The other reason to live in the now, is that the future is uncertain. Everything may not be better next year. There might not even be a next year. None of us can even count on tomorrow. I was reminded of that a week ago as a colleague at work died suddenly of a cardiac arrest. Aged 47 and having no heart disease, he was literally completely well right up until his heart stopped for no apparent reason. It’s been shocking, sad and sobering for the many who knew him. Fortunately he placed his hope in Jesus, as does his family, and Jesus has overcome death.

The juxtaposition of these recent events, and Easter too, has made me realize how much mental energy I devote to an uncertain future (way too much) and how little I rest in God’s grace (way too little). Time to revisit my priorities. This seems like a good list: Trust God. Live life. Don’t worry. Be happy. Regard each day as a gift. Cherish my family. God, help me do that.

Pete

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I have told you all this so that you may have peace in me. Here on earth you will have many trials and sorrows.  But take heart, because I have overcome the world.
– Jesus (John 16:33 NLT)

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On the happy side, here’s a nice two-year development.  The Amaryllis I started from seed have done great!

May 2015

Same plant, April 2017

 

 

 

 

 

 

 

 

 

Drama or Peace?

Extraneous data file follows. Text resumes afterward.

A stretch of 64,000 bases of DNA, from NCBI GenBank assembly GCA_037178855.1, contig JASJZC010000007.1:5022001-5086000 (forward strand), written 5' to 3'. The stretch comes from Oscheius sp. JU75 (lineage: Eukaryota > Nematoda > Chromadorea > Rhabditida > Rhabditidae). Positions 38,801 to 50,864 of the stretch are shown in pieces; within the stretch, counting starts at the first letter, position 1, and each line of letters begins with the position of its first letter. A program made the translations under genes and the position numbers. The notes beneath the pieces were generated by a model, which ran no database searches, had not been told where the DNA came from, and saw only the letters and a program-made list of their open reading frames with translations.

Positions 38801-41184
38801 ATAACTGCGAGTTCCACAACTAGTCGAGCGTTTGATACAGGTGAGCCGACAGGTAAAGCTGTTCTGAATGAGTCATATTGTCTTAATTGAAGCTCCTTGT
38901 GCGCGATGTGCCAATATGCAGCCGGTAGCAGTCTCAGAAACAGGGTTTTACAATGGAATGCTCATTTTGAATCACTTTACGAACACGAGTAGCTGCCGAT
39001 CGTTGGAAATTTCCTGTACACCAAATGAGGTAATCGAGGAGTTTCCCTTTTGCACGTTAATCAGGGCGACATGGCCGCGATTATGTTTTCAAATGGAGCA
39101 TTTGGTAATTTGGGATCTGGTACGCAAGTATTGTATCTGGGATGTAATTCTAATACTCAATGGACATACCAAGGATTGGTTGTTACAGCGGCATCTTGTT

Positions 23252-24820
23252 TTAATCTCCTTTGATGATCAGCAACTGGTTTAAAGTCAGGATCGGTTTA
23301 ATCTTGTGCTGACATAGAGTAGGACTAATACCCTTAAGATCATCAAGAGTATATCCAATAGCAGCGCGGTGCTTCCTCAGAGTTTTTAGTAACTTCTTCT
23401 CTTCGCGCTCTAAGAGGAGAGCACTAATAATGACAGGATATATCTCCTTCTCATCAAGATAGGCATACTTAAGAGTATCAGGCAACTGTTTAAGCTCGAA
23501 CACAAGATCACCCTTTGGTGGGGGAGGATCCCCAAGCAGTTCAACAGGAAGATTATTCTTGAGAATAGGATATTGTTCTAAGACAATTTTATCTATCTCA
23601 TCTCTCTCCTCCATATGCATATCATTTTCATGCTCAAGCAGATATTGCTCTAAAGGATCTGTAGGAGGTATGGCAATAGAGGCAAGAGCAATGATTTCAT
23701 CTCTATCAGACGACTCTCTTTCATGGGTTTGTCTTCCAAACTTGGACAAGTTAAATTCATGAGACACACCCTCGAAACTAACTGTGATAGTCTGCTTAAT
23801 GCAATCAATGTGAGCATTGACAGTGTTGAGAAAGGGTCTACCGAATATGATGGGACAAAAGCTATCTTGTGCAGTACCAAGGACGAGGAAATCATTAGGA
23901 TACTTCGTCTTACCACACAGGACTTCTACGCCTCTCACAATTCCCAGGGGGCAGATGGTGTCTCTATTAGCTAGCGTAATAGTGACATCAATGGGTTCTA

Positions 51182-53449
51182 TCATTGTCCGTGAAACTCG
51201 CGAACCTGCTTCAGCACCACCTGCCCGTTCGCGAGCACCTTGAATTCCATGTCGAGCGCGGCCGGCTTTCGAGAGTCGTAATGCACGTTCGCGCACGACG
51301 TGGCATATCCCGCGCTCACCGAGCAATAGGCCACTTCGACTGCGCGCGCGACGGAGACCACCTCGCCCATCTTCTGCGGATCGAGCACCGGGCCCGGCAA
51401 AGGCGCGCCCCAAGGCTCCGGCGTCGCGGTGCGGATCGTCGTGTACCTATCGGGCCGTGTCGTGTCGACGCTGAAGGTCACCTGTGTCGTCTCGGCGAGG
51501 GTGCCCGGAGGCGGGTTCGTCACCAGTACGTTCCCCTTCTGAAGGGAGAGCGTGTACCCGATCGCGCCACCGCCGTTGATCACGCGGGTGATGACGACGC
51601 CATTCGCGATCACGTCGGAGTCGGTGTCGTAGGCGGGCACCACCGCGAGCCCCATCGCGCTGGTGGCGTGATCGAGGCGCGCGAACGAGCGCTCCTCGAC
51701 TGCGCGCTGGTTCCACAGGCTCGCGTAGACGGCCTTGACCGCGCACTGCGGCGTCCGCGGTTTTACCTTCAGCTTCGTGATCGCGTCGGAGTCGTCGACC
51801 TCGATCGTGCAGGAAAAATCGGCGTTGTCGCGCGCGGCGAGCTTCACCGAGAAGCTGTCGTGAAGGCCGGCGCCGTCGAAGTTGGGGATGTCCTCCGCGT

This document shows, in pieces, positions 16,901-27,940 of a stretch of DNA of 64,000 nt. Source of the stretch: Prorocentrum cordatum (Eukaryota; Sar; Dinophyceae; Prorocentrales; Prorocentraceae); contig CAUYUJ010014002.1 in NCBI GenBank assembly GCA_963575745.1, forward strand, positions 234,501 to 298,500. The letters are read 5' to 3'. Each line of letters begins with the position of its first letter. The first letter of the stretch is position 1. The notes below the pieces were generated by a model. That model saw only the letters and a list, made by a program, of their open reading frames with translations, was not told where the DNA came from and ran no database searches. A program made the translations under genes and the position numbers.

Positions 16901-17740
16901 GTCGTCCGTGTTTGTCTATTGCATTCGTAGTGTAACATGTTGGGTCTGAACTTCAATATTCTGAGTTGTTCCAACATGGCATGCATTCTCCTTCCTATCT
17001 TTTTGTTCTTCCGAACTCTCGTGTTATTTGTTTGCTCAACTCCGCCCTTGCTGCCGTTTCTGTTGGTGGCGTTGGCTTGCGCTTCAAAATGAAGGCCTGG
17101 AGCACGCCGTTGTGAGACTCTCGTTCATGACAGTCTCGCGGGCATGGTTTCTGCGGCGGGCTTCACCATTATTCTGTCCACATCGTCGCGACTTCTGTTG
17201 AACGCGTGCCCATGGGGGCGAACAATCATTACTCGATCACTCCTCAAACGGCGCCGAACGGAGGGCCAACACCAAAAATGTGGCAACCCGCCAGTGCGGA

I’m weary of drama. Nationally it seems we’re all on edge, looking for the slightest provocation at which to take offense. Personal opinions on lifestyle and culture are seen as political positions to be argued to the death (or to the Supreme Court whichever comes first), and plenty of folks are just waiting for the opportunity. They’re quick to advance the faults of their opponent’s position, or even of their opponent himself. The country is on hair trigger, and worse, this seems to be our new normal.

Drama doesn’t stop at the DC beltway. State and local politics can be as vicious as the national action. “Office politics” may affect us much more personally. Our reputations and career trajectories may be at stake in workplace intrigue. The entertainment industry thrives on drama, and not just in the product.   And then there’s rumor, innuendo, gossip and the usual relationship drama in among families, friends, and the various social groups to which we belong.

The world produces endless drama. Why so much tension? We like it! People thrive on drama; we seek it out; if things are too calm, we stir the pot!  We claim to want peace, but we lie to ourselves. Conflict gives us a chance to be right, to win, to be superior to our fellow humans. Unfortunately, winning brings no relief. We must manufacture more conflict. Even when we’ve lost the battle, we nurse a grudge in our hearts and minds and the drama continues. “Never surrender” is the way of the world.

I was like that once, but the way of the world is no longer the way for me. God has changed my heart. I want peace, real peace, the peace that comes from God. I’m asking him for it of course, and like a lot of gifts from God, sometimes peace is bestowed immediately, but mostly it’s a process. So I’m trying to cooperate with the Holy Spirit, detaching from worldly matters, avoiding needless conflict, and keeping my focus on the gospel. Sure I backslide a bit sometimes (okay, pretty often), but God’s not done with me yet. The peace is growing.

What will it be for you? Drama or peace? Choose wisely.

Peace be with you,

Pete

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Peace I leave with you; my peace I give you. I do not give to you as the world gives. Do not let your hearts be troubled and do not be afraid.  – Jesus  (John 14:27 NIV)